Your first stop should be with your lender to determine your borrowing power and whether or not you will need a co-signor, the lender is the best source for this information. This will also give you the opportunity to discuss getting a construction loan to build the house and how to best build your credit to qualify on your own. Your second stop should be with a Realtor who knows the area you are planning to buy within. The owner may want $9,000 an acre but the land may only be worth $5,000 per acre and the last thing you want to do is overpay. Also the Realtor can help you with the proper questions to ask the seller (like what the zoning is, road frontage vs recorded easements, etc)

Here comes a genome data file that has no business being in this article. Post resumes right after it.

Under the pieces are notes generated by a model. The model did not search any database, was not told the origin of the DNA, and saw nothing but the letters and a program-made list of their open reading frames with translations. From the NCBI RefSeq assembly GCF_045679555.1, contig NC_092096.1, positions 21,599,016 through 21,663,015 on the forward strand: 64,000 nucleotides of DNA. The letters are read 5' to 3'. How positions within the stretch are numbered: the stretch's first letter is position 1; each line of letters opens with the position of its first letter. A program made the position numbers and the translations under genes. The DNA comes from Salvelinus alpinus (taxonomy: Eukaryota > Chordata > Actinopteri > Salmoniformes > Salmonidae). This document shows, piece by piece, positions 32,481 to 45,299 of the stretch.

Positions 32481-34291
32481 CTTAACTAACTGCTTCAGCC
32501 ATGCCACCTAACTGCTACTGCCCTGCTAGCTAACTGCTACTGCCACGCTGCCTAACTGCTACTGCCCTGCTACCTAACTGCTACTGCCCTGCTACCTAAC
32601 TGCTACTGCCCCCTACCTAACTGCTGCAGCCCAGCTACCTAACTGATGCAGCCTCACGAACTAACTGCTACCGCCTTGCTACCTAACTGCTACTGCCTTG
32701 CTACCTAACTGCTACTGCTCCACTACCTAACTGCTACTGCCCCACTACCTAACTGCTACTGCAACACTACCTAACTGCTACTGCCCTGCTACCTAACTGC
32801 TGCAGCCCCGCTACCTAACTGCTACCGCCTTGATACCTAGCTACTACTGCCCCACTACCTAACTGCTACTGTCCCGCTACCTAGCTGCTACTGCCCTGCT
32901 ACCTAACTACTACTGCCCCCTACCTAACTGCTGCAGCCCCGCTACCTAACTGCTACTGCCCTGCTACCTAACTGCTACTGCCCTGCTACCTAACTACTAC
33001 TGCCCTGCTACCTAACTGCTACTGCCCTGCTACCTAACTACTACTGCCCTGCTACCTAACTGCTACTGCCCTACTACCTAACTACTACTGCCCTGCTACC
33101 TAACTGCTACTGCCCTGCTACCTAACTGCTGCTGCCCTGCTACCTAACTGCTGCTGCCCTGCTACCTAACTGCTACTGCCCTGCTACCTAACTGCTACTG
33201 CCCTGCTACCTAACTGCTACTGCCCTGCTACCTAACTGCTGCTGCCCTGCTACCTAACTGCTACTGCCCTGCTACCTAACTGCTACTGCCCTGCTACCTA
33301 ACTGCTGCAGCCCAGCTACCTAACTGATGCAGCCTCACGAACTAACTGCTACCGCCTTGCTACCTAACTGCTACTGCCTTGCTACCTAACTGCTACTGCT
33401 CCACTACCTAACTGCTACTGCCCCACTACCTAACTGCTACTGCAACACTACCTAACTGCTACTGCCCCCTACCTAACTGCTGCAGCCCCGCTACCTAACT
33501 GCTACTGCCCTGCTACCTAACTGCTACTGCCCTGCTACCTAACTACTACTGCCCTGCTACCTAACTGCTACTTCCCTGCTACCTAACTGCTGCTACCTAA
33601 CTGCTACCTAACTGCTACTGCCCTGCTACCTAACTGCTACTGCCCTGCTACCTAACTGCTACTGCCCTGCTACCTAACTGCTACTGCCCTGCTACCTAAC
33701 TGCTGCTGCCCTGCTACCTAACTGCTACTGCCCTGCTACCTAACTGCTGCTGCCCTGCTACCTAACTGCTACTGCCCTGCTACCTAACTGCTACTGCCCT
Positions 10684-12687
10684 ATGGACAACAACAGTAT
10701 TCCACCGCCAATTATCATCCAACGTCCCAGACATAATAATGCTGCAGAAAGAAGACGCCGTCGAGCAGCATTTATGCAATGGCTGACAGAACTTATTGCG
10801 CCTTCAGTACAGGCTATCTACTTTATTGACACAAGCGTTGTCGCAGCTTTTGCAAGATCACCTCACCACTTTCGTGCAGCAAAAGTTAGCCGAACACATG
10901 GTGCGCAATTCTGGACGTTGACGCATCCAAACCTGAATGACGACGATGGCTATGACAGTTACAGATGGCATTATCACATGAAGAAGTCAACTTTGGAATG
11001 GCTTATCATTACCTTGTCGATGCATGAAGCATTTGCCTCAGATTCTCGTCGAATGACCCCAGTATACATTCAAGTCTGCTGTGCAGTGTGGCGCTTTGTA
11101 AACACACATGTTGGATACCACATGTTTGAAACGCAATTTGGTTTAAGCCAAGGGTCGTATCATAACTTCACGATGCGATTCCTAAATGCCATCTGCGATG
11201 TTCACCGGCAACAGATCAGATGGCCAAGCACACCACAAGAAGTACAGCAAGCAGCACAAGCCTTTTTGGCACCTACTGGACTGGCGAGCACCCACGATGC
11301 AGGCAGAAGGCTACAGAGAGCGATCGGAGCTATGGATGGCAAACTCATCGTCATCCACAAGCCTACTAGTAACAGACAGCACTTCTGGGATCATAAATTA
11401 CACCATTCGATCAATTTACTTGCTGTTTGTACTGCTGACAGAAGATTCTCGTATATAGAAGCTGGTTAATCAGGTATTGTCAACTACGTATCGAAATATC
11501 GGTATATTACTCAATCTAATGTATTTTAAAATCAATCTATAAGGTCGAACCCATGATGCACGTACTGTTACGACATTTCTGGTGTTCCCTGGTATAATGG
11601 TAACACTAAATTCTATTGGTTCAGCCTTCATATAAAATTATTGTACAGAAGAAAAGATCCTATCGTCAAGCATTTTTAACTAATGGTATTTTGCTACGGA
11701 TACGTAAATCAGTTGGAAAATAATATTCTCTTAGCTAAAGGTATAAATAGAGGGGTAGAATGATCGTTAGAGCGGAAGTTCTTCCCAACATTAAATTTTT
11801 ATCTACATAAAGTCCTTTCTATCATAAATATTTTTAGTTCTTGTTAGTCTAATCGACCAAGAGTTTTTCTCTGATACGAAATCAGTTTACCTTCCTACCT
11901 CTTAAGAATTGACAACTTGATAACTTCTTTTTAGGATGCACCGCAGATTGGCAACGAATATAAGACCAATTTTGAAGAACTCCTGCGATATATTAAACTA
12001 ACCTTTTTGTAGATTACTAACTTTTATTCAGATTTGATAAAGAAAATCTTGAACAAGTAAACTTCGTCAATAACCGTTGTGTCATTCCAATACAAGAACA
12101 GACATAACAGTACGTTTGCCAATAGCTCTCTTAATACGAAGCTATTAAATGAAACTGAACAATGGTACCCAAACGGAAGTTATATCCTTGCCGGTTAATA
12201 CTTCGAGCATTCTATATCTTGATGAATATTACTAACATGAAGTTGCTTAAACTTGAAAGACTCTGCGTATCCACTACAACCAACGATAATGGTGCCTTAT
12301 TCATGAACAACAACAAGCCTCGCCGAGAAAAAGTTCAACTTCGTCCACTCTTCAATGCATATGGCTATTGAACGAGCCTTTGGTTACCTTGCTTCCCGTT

All this aside I don't recommend you go forward with the purchase unless you are 100% positive you will build the house and live in it for at least 10 years after it is completed. Younger people tend to live lifestyles that allow them to move easily more often, but building a house is a commitment to put down some serious roots, especially if it is in a rural area. Rural homes are often harder to sell, so if you may have an idea to move elsewhere for a better job in a few years, or there is potential your present employer is going to transfer you, you might want to hold off on this idea for 10 years.